This week's front page includes my account of Tuesday's Highland Park ISD board meeting, where the trustees were kicking around options for dealing with the district's growing student population. They talked about building a fifth elementary school, constructing a kindergarten/preschool campus, and/or moving the football and baseball fields away from the high school. But nobody talked specifically about where more land could be acquired in the 6.2-square-mile district.
So let's talk about it here. Off the top of my head, here are a few options:
- The boondoggle commonly known as the Chase Bank building has been off everyone's radar for a while. The University Park City Council has never agreed to any of Albert Huddleston's plans for the tower at the corner of Hillcrest and Daniel avenues. Maybe the district could take it off his hands?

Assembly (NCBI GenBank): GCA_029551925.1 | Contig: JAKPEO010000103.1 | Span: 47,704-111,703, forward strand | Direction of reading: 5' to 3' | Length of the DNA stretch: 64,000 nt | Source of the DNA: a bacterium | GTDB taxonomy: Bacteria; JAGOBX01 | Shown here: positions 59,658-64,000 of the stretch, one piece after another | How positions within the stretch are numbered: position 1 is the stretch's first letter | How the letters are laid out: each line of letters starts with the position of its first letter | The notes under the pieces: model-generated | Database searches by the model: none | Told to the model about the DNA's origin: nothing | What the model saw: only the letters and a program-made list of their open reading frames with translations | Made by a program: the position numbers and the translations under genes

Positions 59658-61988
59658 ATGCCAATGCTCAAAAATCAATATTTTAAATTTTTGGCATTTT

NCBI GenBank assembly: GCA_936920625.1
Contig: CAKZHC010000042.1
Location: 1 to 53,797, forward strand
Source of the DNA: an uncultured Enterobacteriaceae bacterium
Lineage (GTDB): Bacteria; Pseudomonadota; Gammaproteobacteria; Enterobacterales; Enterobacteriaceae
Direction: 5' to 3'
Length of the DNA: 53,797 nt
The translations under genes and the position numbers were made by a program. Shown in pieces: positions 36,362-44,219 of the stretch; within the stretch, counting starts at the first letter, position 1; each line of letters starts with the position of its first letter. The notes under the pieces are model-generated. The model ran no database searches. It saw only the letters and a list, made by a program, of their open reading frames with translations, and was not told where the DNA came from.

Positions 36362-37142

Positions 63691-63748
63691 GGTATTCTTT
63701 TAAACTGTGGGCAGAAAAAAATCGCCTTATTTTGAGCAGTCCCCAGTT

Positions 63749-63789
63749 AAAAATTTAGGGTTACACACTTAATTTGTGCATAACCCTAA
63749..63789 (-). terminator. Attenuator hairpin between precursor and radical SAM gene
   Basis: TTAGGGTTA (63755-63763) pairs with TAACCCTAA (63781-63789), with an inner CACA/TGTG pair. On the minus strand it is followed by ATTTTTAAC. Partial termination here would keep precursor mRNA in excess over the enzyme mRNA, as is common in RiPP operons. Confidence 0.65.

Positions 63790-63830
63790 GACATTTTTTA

- I'm told the Parks Department in University Park is responsible for about 60 acres' worth of green space. Maybe the city could make do with only nine of its 10 parks. Do we really need two parks (Goar and Williams) right next to each other? And what about Caruth Park, which is halfway between two other parks (Curtis and Coffee) of comparable size? Perhaps that land is suitable for a school.
- I realize I'm about to put a stick in a hornet's nest, but I called the two churches that my gut tells me have the smallest congregations in the Park Cities. Staffers at Preston Road Church of Christ and First Unitarian Church of Dallas told me that each one averages about 500 parishioners per Sunday. (To put that in perspective, Park Cities Baptist Church averages 2,800.) Well, the district's smallest elementary school, Armstrong, has an enrollment of 572 this semester. From my secular seat, the numbers show that a school would be a better use for either plot of land. Could the school district make either church an offer?
- Let's sacrifice an even more sacred cow by focusing on land the district already owns. Having an indoor practice field and tennis courts is nice, but having enough space to educate grade-schoolers is nicer. And it's always seemed to me that the land occupied by the Seay Tennis Center and the Multi-Purpose Activities Center is about the size of an elementary school.
So, those are my suggestions. Your thoughts?